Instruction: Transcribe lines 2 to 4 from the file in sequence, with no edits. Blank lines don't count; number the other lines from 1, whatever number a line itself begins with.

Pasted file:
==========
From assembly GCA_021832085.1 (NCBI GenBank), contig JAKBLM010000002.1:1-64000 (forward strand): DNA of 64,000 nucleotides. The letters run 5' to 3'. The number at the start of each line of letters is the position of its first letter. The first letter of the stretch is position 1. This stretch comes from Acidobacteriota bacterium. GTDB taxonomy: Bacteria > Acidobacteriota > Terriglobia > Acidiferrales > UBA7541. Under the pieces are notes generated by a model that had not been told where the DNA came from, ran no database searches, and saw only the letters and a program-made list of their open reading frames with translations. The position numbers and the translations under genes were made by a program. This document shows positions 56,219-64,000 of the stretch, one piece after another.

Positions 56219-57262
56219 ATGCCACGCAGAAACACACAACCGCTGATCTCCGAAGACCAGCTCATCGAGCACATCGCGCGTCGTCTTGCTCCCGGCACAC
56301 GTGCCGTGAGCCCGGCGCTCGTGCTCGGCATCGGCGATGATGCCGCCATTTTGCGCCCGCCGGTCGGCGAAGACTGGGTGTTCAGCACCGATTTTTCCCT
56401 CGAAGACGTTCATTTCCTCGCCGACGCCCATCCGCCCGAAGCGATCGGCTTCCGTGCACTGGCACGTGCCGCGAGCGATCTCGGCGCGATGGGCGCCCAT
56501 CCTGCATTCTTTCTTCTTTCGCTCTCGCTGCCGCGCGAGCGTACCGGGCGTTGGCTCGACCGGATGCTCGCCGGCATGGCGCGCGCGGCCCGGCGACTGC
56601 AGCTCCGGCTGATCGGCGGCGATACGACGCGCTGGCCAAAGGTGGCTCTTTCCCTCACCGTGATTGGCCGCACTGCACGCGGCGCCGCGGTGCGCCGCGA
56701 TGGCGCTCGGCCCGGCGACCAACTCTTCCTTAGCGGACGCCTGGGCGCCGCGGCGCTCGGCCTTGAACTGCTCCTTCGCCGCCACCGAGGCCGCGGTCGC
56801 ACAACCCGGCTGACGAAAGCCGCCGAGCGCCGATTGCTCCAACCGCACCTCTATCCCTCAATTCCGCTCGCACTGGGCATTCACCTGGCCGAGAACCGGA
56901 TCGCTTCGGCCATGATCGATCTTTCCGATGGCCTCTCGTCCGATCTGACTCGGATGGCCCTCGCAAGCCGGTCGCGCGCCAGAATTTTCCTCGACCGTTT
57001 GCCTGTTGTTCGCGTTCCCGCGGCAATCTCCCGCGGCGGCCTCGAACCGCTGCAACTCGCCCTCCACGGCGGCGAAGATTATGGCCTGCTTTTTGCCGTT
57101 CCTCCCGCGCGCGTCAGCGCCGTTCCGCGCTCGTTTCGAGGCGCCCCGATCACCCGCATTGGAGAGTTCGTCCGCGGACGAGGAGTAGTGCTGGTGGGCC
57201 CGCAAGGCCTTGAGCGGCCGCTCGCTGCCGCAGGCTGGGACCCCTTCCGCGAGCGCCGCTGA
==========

Positions 56219-57262
56219 ATGCCACGCAGAAACACACAACCGCTGATCTCCGAAGACCAGCTCATCGAGCACATCGCGCGTCGTCTTGCTCCCGGCACAC
56301 GTGCCGTGAGCCCGGCGCTCGTGCTCGGCATCGGCGATGATGCCGCCATTTTGCGCCCGCCGGTCGGCGAAGACTGGGTGTTCAGCACCGATTTTTCCCT